Microsoft Research Struts Stuff
Microsoft Research has gotten many a bum rap from the business press. Journos
who are fixated on stock prices and product launches just don't understand why
Redmond would invest billions researching "a best-first alignment algorithm
for automatic extraction of transfer mappings from bilingual corpora" or
do a "comparative study of discriminative methods for re-ranking LVCSR
N-best hypotheses in domain adaptation and generalization." (When you put
it that way, I'm not so sure either!)
The real knock is that the billions spent on research don't magically turn
into stock price-raising products.
And that's the point: Microsoft doesn't restrict its research to things that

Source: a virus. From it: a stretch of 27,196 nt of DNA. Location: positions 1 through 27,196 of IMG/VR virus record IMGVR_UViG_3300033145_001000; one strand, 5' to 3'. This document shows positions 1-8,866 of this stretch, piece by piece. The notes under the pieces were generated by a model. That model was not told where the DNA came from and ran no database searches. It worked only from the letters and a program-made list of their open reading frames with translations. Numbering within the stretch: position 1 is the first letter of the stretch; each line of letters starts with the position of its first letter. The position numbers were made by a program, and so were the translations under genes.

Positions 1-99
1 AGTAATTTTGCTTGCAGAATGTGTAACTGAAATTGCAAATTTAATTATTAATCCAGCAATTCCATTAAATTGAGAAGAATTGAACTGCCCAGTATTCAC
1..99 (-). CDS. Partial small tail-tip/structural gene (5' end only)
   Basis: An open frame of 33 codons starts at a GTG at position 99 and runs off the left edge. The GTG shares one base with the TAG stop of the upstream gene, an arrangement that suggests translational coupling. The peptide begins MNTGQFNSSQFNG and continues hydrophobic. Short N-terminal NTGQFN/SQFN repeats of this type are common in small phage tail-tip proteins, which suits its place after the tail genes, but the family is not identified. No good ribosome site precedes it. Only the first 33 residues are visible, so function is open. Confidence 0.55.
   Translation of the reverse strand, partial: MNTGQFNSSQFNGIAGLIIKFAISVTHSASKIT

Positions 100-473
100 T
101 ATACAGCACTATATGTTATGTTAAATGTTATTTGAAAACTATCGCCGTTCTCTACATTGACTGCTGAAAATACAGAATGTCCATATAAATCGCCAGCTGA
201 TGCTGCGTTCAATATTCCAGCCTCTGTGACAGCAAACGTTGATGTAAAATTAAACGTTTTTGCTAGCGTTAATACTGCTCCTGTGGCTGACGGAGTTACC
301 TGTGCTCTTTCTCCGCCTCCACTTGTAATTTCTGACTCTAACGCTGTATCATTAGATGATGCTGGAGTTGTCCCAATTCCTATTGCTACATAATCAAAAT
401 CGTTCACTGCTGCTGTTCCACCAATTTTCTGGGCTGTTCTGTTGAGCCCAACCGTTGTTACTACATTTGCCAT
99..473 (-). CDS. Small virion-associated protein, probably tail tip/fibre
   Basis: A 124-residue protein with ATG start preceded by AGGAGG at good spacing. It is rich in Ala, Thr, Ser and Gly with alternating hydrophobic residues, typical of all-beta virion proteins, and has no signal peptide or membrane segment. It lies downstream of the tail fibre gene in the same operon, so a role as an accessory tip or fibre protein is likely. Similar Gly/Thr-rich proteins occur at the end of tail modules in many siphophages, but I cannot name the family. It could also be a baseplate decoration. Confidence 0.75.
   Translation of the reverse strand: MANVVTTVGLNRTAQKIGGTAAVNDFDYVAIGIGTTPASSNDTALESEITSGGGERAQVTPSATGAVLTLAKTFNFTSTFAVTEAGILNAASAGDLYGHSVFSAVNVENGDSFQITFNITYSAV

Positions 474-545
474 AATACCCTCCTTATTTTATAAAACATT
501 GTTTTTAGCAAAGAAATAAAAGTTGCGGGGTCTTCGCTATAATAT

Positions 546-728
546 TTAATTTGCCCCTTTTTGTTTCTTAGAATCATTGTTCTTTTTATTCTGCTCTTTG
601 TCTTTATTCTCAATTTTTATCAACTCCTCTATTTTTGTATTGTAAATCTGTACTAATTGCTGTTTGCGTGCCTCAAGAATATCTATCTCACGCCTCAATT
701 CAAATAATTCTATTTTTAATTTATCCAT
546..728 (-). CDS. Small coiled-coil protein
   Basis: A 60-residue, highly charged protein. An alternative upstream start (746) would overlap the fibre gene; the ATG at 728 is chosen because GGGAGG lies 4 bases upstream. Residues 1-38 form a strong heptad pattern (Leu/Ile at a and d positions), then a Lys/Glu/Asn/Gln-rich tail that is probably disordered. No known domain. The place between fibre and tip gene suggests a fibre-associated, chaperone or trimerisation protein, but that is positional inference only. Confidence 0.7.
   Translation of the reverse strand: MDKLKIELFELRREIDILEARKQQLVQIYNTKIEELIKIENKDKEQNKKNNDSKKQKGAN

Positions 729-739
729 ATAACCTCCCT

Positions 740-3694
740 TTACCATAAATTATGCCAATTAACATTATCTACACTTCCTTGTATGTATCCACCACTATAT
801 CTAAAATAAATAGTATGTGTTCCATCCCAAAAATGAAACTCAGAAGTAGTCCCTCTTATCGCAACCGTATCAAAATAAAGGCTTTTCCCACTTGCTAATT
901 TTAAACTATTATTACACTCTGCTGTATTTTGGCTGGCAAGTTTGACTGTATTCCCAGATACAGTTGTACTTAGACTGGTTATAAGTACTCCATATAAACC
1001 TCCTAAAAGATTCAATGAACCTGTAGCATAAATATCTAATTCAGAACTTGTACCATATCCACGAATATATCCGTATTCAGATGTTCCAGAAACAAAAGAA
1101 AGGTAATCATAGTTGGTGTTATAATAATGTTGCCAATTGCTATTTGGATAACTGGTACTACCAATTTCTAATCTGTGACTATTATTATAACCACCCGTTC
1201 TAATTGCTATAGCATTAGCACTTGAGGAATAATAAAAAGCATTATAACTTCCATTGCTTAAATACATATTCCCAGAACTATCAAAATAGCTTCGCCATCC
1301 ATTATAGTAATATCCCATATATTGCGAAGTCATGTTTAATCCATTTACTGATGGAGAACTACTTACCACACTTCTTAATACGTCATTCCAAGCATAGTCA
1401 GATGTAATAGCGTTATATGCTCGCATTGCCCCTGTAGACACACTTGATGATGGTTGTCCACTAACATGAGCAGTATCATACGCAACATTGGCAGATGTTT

make money. It's interested in advancing the state-of-the-art in computer science.
But there are projects that could become products, and every so often Microsoft
shows them off. At the recent Computer/Human Interaction 2007 Conference, Microsoft
off a few cool projects, including Shift, a tool that lets you use your
finger as a stylus for a mobile device. It also talked about two projects that
bring users and customers into the product design phase.
Most intriguing to me is: "Do Life-Logging Technologies Support Memory
for the Past? An Experimental Study Using SenseCam." The idea here is for
people to wear a camera throughout their lives. The question is whether going
back to actual images from the past changes how one remembers them.
This question is mildly intriguing, but the very idea of constantly wearing
a camera and archiving all the footage is what really gets my wheels turning.
If only O.J. had been wearing one of these on June 12, 1994!
Posted by Doug Barney on May 03, 2007 at 11:52 AM